After all the hype, finally tomorrow, Monday, the Total Solar Eclipse will occur. South Florida Reporter has gathered up many of the stories on the internet to help you, and your children, understand how, and why, an eclipse occurs. How to watch the eclipse safely, even here in Florida, where we’ll get about an 80% eclipse. There’s even a story about how you can help science by shooting video with your cellphone.
Of course, the eclipse will be carried LIVE on many of your cable network and local TV stations. Listed below, the NASA post includes all of the ways you can watch the eclipse via the internet, social media and the like.
First, this NASA video:
NASA: NASA Announces Television Coverage for Aug. 21 Solar Eclipse **
Programming begins at 9 a.m. PDT (noon EDT) with a preview show hosted from Charleston, South Carolina. The main show begins at 10 a.m. PDT (1 p.m. EDT) and will cover the path of totality the eclipse will take across the United States, from Oregon to South Carolina. The program will feature views from NASA research aircraft, high-altitude balloons, satellites and specially-modified telescopes. It also will include live reports from Charleston, as well as from Salem, Oregon; Idaho Falls, Idaho; Beatrice, Nebraska; Jefferson City, Missouri; Carbondale, Illinois; Hopkinsville, Kentucky; and Clarksville, Tennessee.
**this page lists every NASA app, livestream, social media site and internet link, to view the eclipse
Business Insider: The best live video feeds streaming the 2017 total solar eclipse
Business Insider has compiled a collection of what should be the best feeds. As new ones go live, we’ll embed or link to them — so bookmark this page for later. NASA is pulling out all of the stops with two live feeds of the solar eclipse, via NASA TV and NASA EDGE, across multiple popular streaming-video services. We recommend watching those. NASA’s first stream goes on air at 8:45 a.m. PDT/11:45 a.m. EDT, which is about an hour before the darkest shadow of the moon, called the eclpumbra, first touches Oregon.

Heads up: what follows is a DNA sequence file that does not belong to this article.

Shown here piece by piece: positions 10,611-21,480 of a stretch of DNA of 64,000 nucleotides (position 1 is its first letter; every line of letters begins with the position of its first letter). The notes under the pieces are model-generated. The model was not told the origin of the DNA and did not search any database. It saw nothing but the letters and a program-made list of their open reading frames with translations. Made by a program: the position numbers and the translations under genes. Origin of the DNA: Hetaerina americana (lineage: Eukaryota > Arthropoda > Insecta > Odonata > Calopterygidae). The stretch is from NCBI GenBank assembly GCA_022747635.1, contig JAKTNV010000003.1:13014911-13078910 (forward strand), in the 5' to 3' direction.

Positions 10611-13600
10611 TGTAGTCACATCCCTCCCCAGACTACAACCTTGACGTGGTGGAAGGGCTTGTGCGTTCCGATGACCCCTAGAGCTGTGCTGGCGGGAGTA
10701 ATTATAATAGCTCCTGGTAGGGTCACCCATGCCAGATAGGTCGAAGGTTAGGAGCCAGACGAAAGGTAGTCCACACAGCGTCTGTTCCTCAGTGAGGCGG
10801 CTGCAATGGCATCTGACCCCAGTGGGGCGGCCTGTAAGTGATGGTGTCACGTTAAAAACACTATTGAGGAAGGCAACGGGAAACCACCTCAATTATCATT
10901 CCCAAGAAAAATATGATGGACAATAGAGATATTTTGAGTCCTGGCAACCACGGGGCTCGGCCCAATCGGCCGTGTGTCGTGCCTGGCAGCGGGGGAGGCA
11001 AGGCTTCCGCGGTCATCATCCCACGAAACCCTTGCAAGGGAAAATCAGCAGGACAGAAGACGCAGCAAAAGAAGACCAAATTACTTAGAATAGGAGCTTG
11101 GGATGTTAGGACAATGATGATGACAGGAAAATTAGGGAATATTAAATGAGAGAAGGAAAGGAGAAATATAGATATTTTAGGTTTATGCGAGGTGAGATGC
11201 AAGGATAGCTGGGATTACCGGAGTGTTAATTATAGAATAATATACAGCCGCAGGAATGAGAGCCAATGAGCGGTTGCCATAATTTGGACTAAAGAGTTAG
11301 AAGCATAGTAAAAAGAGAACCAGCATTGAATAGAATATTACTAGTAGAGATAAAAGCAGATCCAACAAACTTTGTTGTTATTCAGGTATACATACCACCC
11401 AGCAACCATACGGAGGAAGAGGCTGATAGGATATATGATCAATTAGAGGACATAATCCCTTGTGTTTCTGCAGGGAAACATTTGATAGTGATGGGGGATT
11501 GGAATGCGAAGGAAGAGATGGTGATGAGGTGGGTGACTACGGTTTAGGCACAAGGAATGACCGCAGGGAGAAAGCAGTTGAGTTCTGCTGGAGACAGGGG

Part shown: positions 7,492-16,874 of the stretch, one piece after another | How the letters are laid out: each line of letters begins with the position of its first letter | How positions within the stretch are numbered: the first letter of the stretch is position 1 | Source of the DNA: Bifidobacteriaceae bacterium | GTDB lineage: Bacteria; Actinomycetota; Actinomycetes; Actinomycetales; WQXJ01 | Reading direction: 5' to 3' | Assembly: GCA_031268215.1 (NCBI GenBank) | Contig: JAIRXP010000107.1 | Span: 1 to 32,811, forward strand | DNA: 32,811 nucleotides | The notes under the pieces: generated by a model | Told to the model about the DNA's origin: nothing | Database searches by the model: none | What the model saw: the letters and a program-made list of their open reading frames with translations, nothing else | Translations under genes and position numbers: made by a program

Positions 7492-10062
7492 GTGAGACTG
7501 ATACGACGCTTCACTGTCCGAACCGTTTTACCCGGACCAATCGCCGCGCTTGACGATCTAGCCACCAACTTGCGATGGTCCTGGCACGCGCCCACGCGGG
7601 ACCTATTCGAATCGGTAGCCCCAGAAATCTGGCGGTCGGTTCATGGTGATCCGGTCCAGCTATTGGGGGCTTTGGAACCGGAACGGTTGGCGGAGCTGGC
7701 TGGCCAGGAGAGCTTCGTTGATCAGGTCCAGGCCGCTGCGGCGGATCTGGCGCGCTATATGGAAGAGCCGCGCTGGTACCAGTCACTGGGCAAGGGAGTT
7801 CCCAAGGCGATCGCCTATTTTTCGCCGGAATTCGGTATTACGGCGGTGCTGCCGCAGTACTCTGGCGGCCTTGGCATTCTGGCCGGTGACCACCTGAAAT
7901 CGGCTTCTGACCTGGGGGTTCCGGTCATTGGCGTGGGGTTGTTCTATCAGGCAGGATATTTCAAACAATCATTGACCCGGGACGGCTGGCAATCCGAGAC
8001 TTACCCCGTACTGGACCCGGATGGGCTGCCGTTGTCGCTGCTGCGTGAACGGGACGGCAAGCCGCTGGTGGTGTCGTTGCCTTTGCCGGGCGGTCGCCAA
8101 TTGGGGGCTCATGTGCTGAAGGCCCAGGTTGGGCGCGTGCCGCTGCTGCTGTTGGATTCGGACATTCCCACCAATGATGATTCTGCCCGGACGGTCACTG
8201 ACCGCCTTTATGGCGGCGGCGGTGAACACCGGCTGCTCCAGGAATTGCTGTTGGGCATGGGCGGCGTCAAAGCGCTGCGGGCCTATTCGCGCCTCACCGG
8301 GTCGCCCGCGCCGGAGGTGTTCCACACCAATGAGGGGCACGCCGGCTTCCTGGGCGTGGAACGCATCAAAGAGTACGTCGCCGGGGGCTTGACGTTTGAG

CNET: Total Solar Eclipse 2017: Your complete guide
North America will be treated to a rare total solar eclipse on Aug. 21. Hype for the eclipse is in overdrive thanks to its coast-to-coast track across the contiguous US, from Oregon to South Carolina. Here’s everything you need to know, from planning to eye safety to the fascinating history of the first total solar eclipse photo.
Reuters: Solar eclipse to be streamed live for first time, from balloons
Next week’s solar eclipse will be streamed live online for the first time, from the vantage point of helium-filled balloons across the United States, providing the public with sky-high views as the moon blocks the sun. A team of researchers from Montana State University has partnered with NASA to participate in the Space Grant Ballooning Project to send more than 50 high-altitude balloons 80,000 feet (24,384 meters) up to capture the solar eclipse as it crosses the country on Aug. 21.
LiveScience: Help Make an ‘Eclipse Megamovie’ Using Your Smartphone
You can help scientists out during the total solar eclipse on Aug. 21 using nothing but your phone. A project called Eclipse Megamovie is asking volunteers across the country to record footage of the sun when it’s completely blocked by the moon on Aug. 21. (You can also use your DSLR camera if you want to contribute higher-res footage.) Once the footage is obtained, it will be stitched together into one long movie.
Space: Here’s a Timeline of When the 2017 Solar Eclipse Begins and Ends
The Great American Solar Eclipse is almost upon us and if you’re planning to see it, timing is everything. From start to finish, the entire solar eclipse of Aug. 21 runs about four hours, but exactly what you can see and when depends on where you are. The eclipse begins on the West Coast at 9:05 a.m. PDT (12:05 p.m. EDT/1605 GMT) and ends on the East Coast at 4:09 p.m. EDT (2009 GMT). You can watch the entire solar eclipse on Space.com, courtesy of NASA.
Business Insider: 15 solar eclipse maps you need to study before the astronomical event of a century
Total solar eclipse fever is raging as millions prepare for an astronomical event that hasn’t cut across the US in 99 years. On August 21, the moon will slide in front of the sun and cast a dark, moving shadow on America. Not every location will see the solar eclipse at the same time, however, or witness the same phenomena — including totality, which is when the moon fully blocks the sun to reveal the star’s ghost-like corona.